Quality control is monitored through periodical analyses that ensure not only the final product, but also provide subsidies to the improvement and maintenance of food processes. In turn, microbiological standards are related to food quality and provide information on microorganisms and their amounts present in the food. By definition, a microbiological standard is a criterion that defines the acceptability of a food batch or process based on the absence, presence or concentration of microorganisms, their toxins, and metabolites.

The reduction in contamination by pathogenic microorganisms must be monitored from the field to the final product since production animals face several challenges and contact pathogens daily. In egg-laying, the reduction of colonization in the ovaries and ceca of commercial laying hens can be a key factor in food safety, consequently decreasing fecal contamination on eggs’ surface. After laying, cooling begins, and bacteria on the egg surface penetrate through the shell’s pores, i.e., the less contamination of the surface with Salmonella, for example, the less contamination inside the egg. Preventing the multiplication of pathogens in broilers, swine, or beef cattle reduces carcass contamination in slaughterhouses, as the organs can break in the evisceration process.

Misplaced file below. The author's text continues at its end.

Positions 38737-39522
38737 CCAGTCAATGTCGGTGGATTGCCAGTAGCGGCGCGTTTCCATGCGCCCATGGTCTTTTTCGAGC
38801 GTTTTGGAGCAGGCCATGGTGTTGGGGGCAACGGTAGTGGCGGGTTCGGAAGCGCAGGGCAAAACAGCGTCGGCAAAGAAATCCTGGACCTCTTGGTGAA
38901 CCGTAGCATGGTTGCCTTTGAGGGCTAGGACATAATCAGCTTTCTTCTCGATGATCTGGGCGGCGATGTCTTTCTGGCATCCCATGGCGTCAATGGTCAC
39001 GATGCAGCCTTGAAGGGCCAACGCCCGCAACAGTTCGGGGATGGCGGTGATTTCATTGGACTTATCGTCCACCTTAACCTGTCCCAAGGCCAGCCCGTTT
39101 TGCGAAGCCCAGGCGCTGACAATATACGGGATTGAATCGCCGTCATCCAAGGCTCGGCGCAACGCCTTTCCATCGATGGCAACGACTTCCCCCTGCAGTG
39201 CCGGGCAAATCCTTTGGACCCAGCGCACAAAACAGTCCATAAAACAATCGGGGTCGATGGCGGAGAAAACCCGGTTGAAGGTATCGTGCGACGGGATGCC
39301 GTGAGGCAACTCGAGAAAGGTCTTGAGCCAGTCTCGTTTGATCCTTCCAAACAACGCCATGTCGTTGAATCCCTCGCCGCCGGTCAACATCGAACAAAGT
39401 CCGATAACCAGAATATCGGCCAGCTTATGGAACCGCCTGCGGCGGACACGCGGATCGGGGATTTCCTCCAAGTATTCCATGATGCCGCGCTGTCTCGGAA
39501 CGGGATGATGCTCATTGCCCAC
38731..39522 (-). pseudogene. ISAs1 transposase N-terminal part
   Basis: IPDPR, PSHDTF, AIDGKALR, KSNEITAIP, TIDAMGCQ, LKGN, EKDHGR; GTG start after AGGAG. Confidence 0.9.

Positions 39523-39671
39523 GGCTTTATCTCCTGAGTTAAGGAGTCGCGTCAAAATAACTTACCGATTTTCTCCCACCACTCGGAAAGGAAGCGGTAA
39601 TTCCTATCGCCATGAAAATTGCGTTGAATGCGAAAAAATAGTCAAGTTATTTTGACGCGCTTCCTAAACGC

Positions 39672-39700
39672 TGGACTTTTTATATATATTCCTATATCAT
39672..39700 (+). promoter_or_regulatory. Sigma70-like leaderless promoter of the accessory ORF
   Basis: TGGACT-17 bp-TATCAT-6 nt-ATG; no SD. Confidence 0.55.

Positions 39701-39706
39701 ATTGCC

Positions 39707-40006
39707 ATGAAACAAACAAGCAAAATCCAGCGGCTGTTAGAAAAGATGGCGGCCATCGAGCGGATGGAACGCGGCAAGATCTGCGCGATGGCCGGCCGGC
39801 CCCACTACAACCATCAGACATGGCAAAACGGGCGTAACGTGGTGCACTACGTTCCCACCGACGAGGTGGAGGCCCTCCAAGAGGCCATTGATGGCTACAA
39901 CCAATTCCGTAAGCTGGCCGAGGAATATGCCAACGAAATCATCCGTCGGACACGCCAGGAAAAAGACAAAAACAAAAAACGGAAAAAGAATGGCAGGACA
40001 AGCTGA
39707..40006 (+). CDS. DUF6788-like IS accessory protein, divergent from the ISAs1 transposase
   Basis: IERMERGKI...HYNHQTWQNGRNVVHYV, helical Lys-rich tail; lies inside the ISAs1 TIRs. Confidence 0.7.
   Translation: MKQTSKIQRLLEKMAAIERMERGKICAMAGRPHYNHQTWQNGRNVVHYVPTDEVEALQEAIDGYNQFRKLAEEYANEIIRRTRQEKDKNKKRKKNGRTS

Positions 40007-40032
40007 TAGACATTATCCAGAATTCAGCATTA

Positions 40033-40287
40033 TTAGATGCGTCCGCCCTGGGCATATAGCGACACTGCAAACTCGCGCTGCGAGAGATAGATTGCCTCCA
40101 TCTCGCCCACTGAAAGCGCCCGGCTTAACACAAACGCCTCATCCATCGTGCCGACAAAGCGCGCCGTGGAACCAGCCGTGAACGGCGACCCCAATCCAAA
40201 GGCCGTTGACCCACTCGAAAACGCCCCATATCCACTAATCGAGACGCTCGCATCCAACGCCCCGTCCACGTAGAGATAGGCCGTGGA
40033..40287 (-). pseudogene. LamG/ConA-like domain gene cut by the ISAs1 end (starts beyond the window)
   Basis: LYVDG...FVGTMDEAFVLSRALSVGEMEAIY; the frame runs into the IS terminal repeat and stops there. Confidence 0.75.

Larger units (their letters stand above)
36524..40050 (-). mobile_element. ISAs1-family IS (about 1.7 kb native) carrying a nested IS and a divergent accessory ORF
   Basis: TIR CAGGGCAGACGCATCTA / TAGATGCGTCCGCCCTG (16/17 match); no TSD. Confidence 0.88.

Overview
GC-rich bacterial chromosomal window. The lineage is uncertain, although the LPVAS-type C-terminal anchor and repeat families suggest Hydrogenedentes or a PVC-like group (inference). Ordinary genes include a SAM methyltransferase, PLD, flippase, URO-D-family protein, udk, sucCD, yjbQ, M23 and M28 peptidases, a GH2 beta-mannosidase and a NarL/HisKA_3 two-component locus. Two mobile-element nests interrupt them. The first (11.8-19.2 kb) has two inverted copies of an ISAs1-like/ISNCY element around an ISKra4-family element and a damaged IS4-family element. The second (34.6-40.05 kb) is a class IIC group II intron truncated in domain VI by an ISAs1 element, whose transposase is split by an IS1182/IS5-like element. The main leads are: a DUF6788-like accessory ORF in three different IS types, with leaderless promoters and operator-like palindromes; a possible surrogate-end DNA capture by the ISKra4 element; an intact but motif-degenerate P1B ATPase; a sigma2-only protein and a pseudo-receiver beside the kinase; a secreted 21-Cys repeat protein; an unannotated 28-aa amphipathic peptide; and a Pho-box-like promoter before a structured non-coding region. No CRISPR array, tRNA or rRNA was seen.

In an effort to contribute to food safety, ICC Brazil has innovative solutions on the market, adding value to the animal production chain through yeast-based products that help to prevent and control the colonization of pathogenic bacteria, stimulating the animals’ immune system, improving intestinal health, and reducing contamination of eggs and meat. Since they are entirely natural, additives promote food safety and also have an excellent cost/benefit ratio, favoring the producer’s profitability and quality to the final consumer. Among the solutions available, we highlight the ImmunoWall®, composed of a thick Saccharomyces cerevisiae yeast cell wall and high concentrations of β-glucans and MOS, that act by modulating the immune response of animals and stimulate the innate immune system, thus increasing resistance to opportunistic infections.


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Posted in 26 February of 2021